A Path and Many Shadows & Twelve Stories is a collection of short stories and a novel by noted Malayalam writer Rajelakshmy. Rajelakshmy (1930-65) was amongst the early generation of important writers from Kerala, and the first woman novelist to win the Kerala Sahitya Akademy award in 1960. The novel was actually published two years before that, which meant Rajelakshmy had already written a remarkable novel by the age of 28, bearing comparison to the precociousness of an Ismat Chugtai or a Qurratulain Hyder.
Rajelakshmy’s work was also widely performed on radio and television, and invoked a strong, subtle consciousness of the strains of family life and female adulthood. She explored a wide variety of genres – novels, poetry, short stories – and was published in all the leading Malayalam literary journals of the 1960s. Her influence since those times has only grown and she is now acknowledged as one of the pioneers of post-colonial modernism in prose in India.
Beauty and tragedy
But the achievement and intensity of her work reflected a difficult, perhaps even tragic life – she committed suicide in 1965, at the age of just 35. This has become part of her legend. It may be noted that someone from another continent, who shared so many of Rajelakshmy’s concerns, and who lived an almost exactly contemporaneous life to hers – Sylvia Plath – was to die by her own hand in 1963 at the age of 31. Rajelakshmy has also been compared in her “spiritual isolation” to Virginia Woolf, another famous case of self-annihilation. The debt to Woolf has been acknowledged by Rajelakshmy, and good cultural criticism must thoughtfully bring out the inner mechanics of this debt.
The short stories collected here reveal that a worm is already eating away at the kingdom of social realism, the dominant form of literature by the 1930s, all over India. In Kerala, with its oscillation from an extremely caste-conscious region followed by the swing of the pendulum to a rule by an elected Communist party, the pressure of a Left-leaning social realism was felt particularly keenly.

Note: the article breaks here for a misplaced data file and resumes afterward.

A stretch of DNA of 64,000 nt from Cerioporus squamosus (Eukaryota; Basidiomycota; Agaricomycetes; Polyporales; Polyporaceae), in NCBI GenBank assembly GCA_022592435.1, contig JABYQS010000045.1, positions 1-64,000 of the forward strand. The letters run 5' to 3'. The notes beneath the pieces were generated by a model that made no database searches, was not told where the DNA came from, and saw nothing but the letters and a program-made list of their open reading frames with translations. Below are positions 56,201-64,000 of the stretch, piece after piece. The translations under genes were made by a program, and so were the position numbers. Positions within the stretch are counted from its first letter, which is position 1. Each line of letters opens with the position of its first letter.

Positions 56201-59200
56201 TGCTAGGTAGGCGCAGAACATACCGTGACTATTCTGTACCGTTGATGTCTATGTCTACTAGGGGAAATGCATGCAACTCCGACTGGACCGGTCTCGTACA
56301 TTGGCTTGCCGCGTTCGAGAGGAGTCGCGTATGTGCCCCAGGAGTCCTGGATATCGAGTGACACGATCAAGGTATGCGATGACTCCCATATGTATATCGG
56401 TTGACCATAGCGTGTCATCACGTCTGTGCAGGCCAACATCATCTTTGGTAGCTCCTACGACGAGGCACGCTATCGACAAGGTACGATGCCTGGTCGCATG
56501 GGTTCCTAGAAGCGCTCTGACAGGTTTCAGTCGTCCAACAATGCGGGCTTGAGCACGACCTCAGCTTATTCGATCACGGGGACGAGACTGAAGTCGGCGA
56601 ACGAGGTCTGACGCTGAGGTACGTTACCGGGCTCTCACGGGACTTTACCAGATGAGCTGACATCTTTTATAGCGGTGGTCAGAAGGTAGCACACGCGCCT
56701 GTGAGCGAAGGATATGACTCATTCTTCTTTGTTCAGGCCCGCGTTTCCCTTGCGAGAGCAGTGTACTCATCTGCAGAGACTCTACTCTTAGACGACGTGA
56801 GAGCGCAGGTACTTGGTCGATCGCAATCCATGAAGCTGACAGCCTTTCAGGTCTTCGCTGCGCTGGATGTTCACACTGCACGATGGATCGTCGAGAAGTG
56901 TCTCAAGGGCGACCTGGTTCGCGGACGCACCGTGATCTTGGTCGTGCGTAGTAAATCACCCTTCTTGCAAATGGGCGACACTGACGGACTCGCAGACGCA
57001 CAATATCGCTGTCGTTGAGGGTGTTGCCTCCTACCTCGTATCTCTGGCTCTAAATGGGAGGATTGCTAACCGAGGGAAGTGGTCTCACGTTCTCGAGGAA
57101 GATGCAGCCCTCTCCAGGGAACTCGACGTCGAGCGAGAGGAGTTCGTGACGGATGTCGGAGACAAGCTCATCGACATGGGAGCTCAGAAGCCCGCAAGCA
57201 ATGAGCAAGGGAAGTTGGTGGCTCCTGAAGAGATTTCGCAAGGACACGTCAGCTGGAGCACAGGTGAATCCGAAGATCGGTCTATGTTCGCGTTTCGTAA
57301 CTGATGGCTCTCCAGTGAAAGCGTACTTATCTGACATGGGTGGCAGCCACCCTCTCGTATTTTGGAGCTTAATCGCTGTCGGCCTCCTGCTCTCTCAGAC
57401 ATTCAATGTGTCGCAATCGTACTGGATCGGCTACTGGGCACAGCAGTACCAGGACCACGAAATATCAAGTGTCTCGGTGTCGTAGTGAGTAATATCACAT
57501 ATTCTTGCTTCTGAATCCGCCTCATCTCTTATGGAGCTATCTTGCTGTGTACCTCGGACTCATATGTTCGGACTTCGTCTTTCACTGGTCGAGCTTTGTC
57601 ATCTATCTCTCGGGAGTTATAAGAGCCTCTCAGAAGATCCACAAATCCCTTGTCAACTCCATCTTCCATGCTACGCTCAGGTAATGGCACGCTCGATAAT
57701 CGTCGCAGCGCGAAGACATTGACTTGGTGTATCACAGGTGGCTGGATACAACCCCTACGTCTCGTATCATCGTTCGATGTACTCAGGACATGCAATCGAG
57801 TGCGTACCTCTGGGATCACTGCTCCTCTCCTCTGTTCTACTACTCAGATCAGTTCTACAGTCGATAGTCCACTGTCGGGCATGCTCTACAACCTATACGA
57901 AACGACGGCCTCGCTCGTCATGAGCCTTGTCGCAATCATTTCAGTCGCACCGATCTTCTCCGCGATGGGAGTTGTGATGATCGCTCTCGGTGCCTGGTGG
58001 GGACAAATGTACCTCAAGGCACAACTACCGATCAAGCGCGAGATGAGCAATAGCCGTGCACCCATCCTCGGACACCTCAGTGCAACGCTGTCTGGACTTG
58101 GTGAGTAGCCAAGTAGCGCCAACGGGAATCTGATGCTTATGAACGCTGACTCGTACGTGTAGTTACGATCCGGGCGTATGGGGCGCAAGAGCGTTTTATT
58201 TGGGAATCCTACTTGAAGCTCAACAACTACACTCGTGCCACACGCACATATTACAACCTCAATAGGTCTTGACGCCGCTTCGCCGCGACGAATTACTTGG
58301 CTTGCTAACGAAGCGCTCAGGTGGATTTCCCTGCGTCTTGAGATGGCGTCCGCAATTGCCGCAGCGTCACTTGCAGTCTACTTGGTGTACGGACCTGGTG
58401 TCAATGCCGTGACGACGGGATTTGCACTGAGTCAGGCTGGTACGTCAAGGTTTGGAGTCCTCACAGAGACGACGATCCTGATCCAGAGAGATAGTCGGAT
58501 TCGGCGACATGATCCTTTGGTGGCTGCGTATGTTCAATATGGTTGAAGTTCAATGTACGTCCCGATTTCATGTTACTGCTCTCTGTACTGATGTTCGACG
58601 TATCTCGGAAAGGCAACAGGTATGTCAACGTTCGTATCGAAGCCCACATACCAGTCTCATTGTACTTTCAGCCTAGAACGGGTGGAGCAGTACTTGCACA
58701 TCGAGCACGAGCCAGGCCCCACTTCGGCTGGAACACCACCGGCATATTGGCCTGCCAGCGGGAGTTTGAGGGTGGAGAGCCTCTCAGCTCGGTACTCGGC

The professional woman
Though in many ways all over the world realism still rules as the preferred mode of prose, in Rajelakshmy one can see the many ways it is being constantly undermined and refined. She was already exceptional for her time – as someone with an advanced degree in Physics from Benares Hindu University, and a teacher, she was already occupying spaces that called for a newer protagonist: the working woman. And yet the pressure of familial tradition weighs heavy on her, for a tradition cannot be as easily discarded as tearing a cheque.
There are many stories of the tensions of professional life – to retain self-confidence and courage in the male-majority workplace (The Apology, The Defeated One), the guilt of seeing friends and family trapped in wifedom and being able to do little about it (Suicide), the sense of loss that careers and adult responsibilities create within sibling relationships (Handkerchief). The art of the stories is not to polemicise, but to show the strain of gender through elliptical narrative, rapid shifts of perspective, sharp and piercing colloquialism.